Center for the Arts delivers magical journey ‘Into the Woods’


Into the Woods Murfreesboro Center for the Arts
The Center for the Arts' production of "Into the Woods," running from Jan. 15-31. (FILE)

By Julia Larson // Contributing Writer

The Murfreesboro Center for the Arts’ production of Into The Woods, directed by Renee Robinson, is running through Jan.  31. The show follows the lives of several down-on-their-luck fairytale characters as they venture into the woods to find the things they wish for the most. But of course, evil witches and giants get in the way, and hijinks ensue! This local production captures the magic and whimsy that creates the fairytale world of Stephen Sondheim’s dreams.

When I first arrived at the Center for the Arts, I wasn’t sure what to expect. Into the Woods is a very big show, and the stage seemed a bit small to handle the load. Musicals from Sondheim, the creator of Into the Woods, are also notoriously difficult for singers and musicians. I was skeptical, but ready to be blown away — and I was.

From the evil Witch and the hungry Wolf to the smarmy Prince Charming and a switchblade-wielding Red Riding Hood, this show has no shortage of colorful characters. The actors gave life to these whimsical characters in a very real way. They were authentic, relatable and expressed just the right amount of fairytale without being cartoonish. I also applaud the chemistry between the characters of the Baker (Patrick Kramer) and the Baker’s Wife (Alexius Frost). These two brought such a special bond to their characters that it made their relationship all the more believable.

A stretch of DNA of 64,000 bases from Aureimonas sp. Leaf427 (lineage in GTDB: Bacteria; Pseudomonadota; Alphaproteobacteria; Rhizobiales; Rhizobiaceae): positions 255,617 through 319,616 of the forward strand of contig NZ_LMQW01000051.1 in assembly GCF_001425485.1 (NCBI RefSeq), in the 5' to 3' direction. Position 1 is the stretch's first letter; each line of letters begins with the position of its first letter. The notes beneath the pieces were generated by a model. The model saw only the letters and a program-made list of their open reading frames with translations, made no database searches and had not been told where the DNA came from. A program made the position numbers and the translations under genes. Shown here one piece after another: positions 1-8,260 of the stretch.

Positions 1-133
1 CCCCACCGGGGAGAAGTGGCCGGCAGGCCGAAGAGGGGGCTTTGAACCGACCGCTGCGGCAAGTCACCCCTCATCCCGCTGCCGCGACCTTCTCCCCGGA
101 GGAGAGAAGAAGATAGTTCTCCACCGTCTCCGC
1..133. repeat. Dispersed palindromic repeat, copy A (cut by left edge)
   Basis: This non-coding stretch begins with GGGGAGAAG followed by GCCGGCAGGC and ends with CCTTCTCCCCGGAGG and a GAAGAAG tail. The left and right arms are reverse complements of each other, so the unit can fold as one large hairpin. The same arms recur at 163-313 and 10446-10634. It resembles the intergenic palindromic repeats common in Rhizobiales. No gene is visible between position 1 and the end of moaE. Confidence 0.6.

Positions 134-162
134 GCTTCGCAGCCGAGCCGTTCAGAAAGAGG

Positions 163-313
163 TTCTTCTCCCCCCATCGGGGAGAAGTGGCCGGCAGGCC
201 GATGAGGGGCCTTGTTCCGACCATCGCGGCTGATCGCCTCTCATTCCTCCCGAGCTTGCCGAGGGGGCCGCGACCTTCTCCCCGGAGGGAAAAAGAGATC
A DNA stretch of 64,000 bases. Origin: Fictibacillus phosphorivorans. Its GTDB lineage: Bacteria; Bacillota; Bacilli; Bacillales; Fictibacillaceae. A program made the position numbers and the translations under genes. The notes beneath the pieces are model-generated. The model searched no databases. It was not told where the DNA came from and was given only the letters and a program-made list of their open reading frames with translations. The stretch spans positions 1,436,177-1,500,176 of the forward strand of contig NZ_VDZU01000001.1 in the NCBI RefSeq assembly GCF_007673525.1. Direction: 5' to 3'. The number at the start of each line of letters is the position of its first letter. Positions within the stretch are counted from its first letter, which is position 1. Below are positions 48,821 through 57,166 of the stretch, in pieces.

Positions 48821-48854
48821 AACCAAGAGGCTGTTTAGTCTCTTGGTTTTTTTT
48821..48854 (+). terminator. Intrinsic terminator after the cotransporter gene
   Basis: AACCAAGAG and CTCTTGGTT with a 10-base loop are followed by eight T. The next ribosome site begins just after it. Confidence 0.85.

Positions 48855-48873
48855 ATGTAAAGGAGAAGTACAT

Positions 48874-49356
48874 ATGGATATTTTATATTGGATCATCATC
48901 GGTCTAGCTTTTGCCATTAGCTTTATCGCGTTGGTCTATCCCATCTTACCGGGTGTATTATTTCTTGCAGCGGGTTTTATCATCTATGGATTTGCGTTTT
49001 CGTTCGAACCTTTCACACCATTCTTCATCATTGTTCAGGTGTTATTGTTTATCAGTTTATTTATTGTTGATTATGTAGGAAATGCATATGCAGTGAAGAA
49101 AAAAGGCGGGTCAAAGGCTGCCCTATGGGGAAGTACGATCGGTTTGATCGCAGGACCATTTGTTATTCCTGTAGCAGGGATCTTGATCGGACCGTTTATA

As I mentioned before, Sondheim musicals are notoriously difficult pieces, especially Into the Woods. It’s fast-paced with lots of words, and the vocal parts often jump all over the place. These guys nailed it. Although parts with lots of characters singing over one another was difficult to decipher at times, the vocal talent of the actors was obvious. Kramer, Frost, Sarah Oppmann (Red Riding Hood) and Emily Davis (Cinderella)  were especially talented, and I loved every moment they were singing.

The one downfall of this show was its special effects. It’s hard to create literal magic on stage, and they did do their best, but the shock and awe of a few climactic moments fell a little short due to some rather lame effects. However, the effects were well rehearsed and executed smoothly which helped ease the awkwardness. The set design for the show was minimal but very effective. With an impressive backdrop and a few well-placed fabric trees, the set design gave off that shadowy and dim eeriness of the woods. Leaving most of the stage open allowed for the actors to make use of every inch of the stage they had. Kudos to Robinson for creating and executing a vision for the show that allowed it to work so successfully on a smaller stage.

The best part of this production, by far, was the obvious joy and passion that the performers had for what they were doing. Whatever the show lacked in big flashy special effects, it made up for in the love for what they were doing that each person brought to the stage. Every person was excited to tell the story and share their characters with the audience.

In today’s cinematic world where movie makers will spend millions of dollars making extravagant CGI shots that look as big and realistic as possible, that extravagance causes the story to lose a bit of character. We focus so hard on the suspension of belief that it begins to feel unbelievable. This show was a breath of fresh air in the midst of extremes we come to expect from our entertainment. The passion from everyone involved in the show gave it character and a magic of it’s own. If you have the chance to go on this journey into the woods, take it.

Into the Woods can be seen at the Center for the Arts at 110 West College St., Murfreesboro, Tenn. It is running Fridays-Sundays until Jan. 31.

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To contact Lifestyles editor Tanner Dedmon, email lifestyles@mtsusidelines.com.

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